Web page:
This week I bring you an amusing anecdote, and a portrait of a strange inventor whose work has been vital during the pandemic. These stories have nothing at all to do with each other.
In the late ‘90s I worked in a large four-story bookstore. I was usually working in the computers-and-science section on the top floor right as you got off the escalator. Since I was often the first person a customer would see when they got to the floor, they frequently asked me questions about books in other sections of the store.
One day a man approached, looking for books on a particular topic.
“Excuse me,” he said. “Where can I find books about pediaphiles?”
Hmm, I thought. He’s looking for books about people who are sexually attracted to children. I usually hear that pronounced pedophile but on the other hand pediatricians care for kids, so I guess pedia- and pedo- probably mean the same thing. So I guess those books could be in psychology, or true crime maybe.
“What kind of book are you looking for?” I asked.
“Just a general book.”
“Well, are you interested in the psychology of pediaphiles? Or case studies?”
With obvious confusion on his face, he said, “I guess I’m trying to find out how they’re made.”
“Well, I think that would be psychology. Let me look in the computer and see what we have,” I replied, catching on that we were somehow miscommunicating something, but unsure what that might be.
“I don’t think it would be psychology,” he said, “I think it would be here in the computer section.”
“Books on pediaphiles?”
“Do you even know what a pediaphile is?” he asked, obviously thinking I’m an idiot.
“Well, I thought so.”
“It stands for Portable Document Format. It’s what you use when you want to e-mail a document and retain the formatting.”
“Oh! PDF file! I thought you were asking for… nevermind. Yes, we have books on PDF files.”
And I haven’t been able to look at a PDF the same way since.
Thank This Strange Man For The COVID-19 Test
In 2010 I photographed Kary Mullis, who won a Nobel Prize in chemistry in 1993 for inventing a method of duplicating DNA called the Polymerase Chain Reaction, or PCR for short. It is used today in all sorts of genetic tests including the nose swab test for COVID-19 that is the most accurate and reliable test for diagnosing COVID-19.
Kary Mullis is not what I pictured when I imagined a Nobel Prize winning scientist. He was a guitar-playing surfer who experimented with LSD. He defended astrology. He questioned whether HIV caused AIDS. He denied global warming was real. And he claimed to have met a talking raccoon that might have been an alien.
He wrote about the raccoon in his autobiography Dancing Naked in the Mind Field:
I walked down the steps, turned right, and then at the far end of the path, under a fir tree, there was something glowing. I pointed my flashlight at it anyhow. It only made it whiter where the beam landed. It seemed to be a raccoon. I wasn’t frightened. Later, I wondered if it could have been a hologram, projected from God knows where.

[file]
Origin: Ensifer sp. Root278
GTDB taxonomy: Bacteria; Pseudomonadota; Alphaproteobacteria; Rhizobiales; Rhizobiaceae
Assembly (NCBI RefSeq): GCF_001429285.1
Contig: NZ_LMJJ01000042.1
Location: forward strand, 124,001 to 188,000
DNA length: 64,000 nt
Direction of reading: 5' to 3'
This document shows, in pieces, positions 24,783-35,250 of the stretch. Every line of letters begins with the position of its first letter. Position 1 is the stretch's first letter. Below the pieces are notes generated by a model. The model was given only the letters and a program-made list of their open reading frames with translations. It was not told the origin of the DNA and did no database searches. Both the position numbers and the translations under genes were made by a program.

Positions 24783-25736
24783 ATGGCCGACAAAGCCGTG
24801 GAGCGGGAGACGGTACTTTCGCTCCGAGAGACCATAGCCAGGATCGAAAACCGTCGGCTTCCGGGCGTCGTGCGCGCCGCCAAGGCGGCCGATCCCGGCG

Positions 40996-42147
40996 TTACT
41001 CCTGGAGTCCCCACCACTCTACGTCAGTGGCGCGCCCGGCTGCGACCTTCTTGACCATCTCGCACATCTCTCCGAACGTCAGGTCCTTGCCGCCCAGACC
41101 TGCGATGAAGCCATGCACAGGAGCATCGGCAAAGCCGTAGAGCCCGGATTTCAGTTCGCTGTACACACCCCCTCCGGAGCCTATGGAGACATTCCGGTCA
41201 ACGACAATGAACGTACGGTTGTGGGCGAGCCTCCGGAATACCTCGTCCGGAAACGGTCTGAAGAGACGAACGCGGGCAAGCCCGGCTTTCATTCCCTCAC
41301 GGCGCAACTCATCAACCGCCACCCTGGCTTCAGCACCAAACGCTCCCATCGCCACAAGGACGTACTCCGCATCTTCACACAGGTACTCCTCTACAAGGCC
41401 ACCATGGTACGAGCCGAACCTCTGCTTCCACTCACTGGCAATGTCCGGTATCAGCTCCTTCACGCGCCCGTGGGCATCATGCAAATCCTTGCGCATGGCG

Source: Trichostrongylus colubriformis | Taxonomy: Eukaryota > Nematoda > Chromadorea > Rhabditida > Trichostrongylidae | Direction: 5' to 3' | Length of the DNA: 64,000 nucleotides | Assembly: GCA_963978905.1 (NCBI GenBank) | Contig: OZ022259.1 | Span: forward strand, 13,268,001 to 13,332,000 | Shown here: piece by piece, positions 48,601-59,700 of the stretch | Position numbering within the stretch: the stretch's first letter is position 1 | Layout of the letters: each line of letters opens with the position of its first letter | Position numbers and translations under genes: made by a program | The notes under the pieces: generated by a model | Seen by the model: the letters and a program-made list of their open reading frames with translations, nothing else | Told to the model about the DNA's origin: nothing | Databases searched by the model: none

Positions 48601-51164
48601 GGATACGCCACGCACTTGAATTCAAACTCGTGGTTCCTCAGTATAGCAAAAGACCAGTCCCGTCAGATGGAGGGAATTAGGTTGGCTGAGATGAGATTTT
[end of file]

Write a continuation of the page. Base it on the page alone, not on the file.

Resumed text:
The raccoon spoke. “Good evening, doctor,” it said. I said something back, I don’t remember what, probably, “Hello.”
The next thing I remember, it was early in the morning. I was walking along a road uphill from my house. What went through my head as I walked down toward my house was, ‘What the hell am I doing here?’ I had no memory of the night before. I thought maybe I had passed out and spent the night outside. But nights are damp in the summer in Mendocino, and my clothes were dry, and they weren’t dirty.
He acknowledged that there wasn’t much he could do about it from a scientific viewpoint:
I wouldn’t try to publish a scientific paper about these things, because I can’t do any experiments. I can’t make glowing raccoons appear. I can’t buy them from a scientific supply house to study. I can’t cause myself to be lost again for several hours. But I don’t deny what happened. It’s what science calls anecdotal, because it only happened in a way that you can’t reproduce. But it happened.
When I interviewed him, he didn’t want to talk about any of that.
But he did tell me something about winning a Nobel Prize that I think about sometimes. He said that once you’ve won a Nobel Prize, you can get a meeting with anyone. But only one time. After that, I suppose getting a second meeting depends on whether you bring up the talking raccoon thing.
Have you ever wanted to browse a Nobel Prize winner’s bookshelf? Here’s a high resolution image from Kary’s home office. You can click or tap to embiggen and see more detail:
Looks like a lot of popular non-fiction, with some Ayn Rand and Michael Crichton thrown in for good measure. I’ve actually read quite a few of these books. I think that means I’m partway to winning a Nobel Prize some day.
Kary Mullis was the 28th inventor in my series. He died of pneumonia in 2019.
Kary Mullis was the first of two Nobel Prize winners in my series. Going in chronological order, I think there are 14 more inventors before we get to the second Nobel winner. Stay tuned.
Thanks for reading. See you next time!